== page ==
prohibitions part of our nature, if it was His object that we should live in accordance with them ? We answer to all these questions: He willed it so; or, His wisdom decided so. just as He created the world according to His will, at a certain time, in a certain form, and as we do not understand why His will or His wisdom decided upon that peculiar form, and upon that peculiar time, so we do not know why His will or wisdom determined any of the things mentioned in the preceding questions. But if we assume that the Universe has the present form as the result of fixed laws, there is occasion for the above questions: and these could only be answered in an objectionable way, implying denial and rejection of the Biblical texts, the correctness of which no intelligent person doubts. Owing to the absence of all proof, we reject the theory of the Eternity of the Universe: and it is for this very reason that the noblest minds spent and will spend their days in research. For if the Creation had been demonstrated by proof, even if only according to the Platonic hypothesis, all arguments of the philosophers against us would be of no avail." (Guide for the Perplexed section 2 chapter 25)

The Rambam clearly rejects the Aristotilian view of creation, but he leaves the door wide open for the acceptance of Plato's view. This leads me to believe that, in the end, the Rambam is in doubt whether creation ex nihilo is true, or whether creation ex aliquo is true. Therefore, the Rambam says either one is acceptable.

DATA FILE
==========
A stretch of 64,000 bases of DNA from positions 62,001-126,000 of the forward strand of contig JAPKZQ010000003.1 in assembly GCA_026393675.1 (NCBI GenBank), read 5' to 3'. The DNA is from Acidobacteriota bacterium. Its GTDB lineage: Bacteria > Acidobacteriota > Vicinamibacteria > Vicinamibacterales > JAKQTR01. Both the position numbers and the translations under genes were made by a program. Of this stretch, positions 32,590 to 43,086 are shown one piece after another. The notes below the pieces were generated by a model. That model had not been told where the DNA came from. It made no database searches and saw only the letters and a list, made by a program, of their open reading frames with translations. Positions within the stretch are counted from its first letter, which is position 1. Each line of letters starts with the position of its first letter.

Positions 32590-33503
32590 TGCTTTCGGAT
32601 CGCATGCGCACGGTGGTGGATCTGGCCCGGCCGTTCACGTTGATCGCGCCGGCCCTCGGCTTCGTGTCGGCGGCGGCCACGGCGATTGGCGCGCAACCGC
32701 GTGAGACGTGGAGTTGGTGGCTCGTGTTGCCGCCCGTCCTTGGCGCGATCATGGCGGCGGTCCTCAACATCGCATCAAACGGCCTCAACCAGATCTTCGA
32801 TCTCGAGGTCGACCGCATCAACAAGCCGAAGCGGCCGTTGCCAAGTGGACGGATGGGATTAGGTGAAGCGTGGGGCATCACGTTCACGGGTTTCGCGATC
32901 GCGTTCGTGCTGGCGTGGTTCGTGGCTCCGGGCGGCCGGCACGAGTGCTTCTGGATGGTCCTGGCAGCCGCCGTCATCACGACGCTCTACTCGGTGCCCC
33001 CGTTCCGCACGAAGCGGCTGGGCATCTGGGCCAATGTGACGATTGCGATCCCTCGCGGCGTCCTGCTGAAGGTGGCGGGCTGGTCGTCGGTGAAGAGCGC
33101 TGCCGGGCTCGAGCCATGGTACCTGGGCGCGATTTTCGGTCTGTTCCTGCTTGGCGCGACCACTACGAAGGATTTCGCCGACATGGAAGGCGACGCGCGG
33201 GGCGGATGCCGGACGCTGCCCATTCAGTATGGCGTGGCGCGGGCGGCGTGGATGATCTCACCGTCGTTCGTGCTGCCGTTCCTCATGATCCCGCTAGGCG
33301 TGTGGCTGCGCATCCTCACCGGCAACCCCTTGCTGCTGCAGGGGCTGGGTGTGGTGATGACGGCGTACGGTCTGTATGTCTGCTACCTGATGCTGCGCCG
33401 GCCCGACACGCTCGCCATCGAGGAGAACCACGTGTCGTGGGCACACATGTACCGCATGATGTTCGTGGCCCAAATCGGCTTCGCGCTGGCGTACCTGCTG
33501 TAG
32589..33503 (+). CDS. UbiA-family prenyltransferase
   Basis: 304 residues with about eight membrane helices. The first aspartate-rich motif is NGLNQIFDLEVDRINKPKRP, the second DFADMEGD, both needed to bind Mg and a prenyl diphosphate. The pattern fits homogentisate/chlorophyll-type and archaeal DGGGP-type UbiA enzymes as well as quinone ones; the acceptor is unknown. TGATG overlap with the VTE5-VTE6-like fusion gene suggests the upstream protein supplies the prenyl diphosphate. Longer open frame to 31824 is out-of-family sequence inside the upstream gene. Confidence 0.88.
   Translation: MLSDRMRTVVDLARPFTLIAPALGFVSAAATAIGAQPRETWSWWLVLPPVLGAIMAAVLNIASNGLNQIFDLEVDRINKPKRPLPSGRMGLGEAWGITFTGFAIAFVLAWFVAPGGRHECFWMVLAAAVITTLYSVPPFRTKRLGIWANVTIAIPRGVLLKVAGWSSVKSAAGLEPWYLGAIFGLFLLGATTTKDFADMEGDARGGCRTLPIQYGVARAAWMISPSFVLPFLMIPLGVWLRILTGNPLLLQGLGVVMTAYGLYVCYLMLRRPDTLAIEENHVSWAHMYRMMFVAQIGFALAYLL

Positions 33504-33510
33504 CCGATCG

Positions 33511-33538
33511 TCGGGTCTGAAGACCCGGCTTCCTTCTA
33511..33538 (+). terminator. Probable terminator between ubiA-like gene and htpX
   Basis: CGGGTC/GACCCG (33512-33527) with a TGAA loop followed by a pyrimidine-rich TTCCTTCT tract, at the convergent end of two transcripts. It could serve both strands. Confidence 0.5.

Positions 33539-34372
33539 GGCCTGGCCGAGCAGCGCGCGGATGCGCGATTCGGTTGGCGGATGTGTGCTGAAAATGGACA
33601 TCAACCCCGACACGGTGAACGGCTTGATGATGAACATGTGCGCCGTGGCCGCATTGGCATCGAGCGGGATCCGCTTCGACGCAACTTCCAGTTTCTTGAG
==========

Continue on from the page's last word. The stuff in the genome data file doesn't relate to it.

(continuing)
The Ralbag is dissatisfied with how the Rambam leaves this inquiry since, as I have pointed out, he does not really come to a definitive conclusion. Therefore, the Ralbag takes it upon himself in his sefer The Wars of The Lord to show, through proof, why creation ex nihilo is not logical and why creation ex aliquo is how G-D created the world. (Seen in wars of the Lord on page 328-330)

For those who do not know what Plato holds I will explain. The Ralbag actually holds something very similar to Plato. It is the idea that there was a shapeless matter that existed eternally. However, this matter was just shapeless formless and thoughtless matter whereas G-D is all powerful. G-D took this matter and created the world and the rest of the universe. In this way the world is eternal, there was matter eternally. This still allows for miracles because it shows that G-D controls the nature of the physical world. However, Aristotle's version of the eternality of the world would be that the spheres and shapes of matter and planets always existed and G-D would not be able to alter the nature of the universe. This is why his view does not allow for miracles because it does not allow for G-D to change the nature of the world.


Anonymous said...

Very interesting article. However, the article provides no citations, whatsoever, to the quoted material. Greatly appreciate it if you could supplement this article with citations. Thank you.

E-Man said...

Everything that I could source, I sourced. Let me know if you need anything else or if one of the sources is wrong.